Perhaps Those Who Ought to Know Better Oughtn’t
The relevance of education came up in an interesting conversation that National Review’s Jay Nordlinger had with a Tunisian immigrant in Texas:
The driver was recently back in Tunisia. And a curious incident occurred, in the town. A horse reared up and injured somebody (not badly). The owner subdued the horse as quickly as he could. Later, a mob came and beat the owner up, as punishment. “My sister said, ‘Good, he deserved it.’ And she is a doctor, a psychologist. If she thinks this way — that a mob can just do what it wants — what about common people?” …
… I know what he means when he talks about his sister and the common people. Shortly after 9/11 — maybe on 9/11, I can’t remember — a doctor acquaintance in Alexandria e-mailed me. She said, “I know you live in New York, and I hope you’re okay. And please know that Muslims could not have done this.” She murmured about the Jews. I thought, “If she can think this — a doctor who lectures at the University of Alexandria — what hope does her janitor have? What about the man selling lemons on the street?”
I once might have assented to this generality, but having worked in such “common people” occupations as unloading fishing boats and construction for most of my adult life, I’m increasingly inclined to question it. While they may be less familiar with the specifics of current events, I’ve found that, when informed, salt-of-the-earth folks are more likely to translate them in terms of everyday experience. In other words, they don’t often think about politics and culture, as such, but when they do, they rely on common sense.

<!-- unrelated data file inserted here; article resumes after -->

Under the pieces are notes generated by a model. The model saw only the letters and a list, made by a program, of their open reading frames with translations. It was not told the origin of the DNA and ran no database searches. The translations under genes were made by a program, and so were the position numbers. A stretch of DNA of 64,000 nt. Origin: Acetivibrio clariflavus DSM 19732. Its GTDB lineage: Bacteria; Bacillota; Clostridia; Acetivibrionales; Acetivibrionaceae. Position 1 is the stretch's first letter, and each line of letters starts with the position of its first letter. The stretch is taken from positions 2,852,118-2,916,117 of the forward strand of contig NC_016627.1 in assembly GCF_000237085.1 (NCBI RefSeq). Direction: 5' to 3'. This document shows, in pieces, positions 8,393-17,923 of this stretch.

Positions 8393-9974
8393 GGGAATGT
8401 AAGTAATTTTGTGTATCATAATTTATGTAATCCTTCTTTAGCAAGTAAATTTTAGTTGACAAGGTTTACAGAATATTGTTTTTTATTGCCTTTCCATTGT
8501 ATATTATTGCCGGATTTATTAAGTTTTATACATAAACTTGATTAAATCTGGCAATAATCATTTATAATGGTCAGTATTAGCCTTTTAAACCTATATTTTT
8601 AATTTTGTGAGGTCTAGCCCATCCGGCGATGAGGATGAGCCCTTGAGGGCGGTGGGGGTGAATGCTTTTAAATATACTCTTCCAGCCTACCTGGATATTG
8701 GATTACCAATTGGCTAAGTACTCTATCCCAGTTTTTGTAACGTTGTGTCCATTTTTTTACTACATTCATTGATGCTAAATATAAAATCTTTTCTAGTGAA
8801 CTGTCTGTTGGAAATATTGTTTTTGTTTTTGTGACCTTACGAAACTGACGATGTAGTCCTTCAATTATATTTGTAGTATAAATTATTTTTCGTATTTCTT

The highly educated, on the other hand, habituated to the white-collar-professional world have learned as fundamental truths:
- That there is untold information in society of which they can only know a fraction.
- That specialists (which includes many such professionals) often know things that just don’t make sense to non-specialists.
Both findings are accurate, productive, and necessary to a fully aware and intricate social structure, but they lose their relevance when it comes to matters of principle and politics. There are no specialists in determining how justice ought to be defined, and seeking specialists to follow in such areas merely stains non-rational preferences with the tint of objectivity. More likely, though, the assumption will be that there must be specialized knowledge behind the received wisdom of the seeker’s clique, and that assumption recasts preferences and biases not simply as the way things are, but as the way it’s been determined that they ought to be.
Such tendencies are broadly human. What I’m proposing, here, is that the habits of thinking and acquiring social status might actually make the individual more susceptible to the error.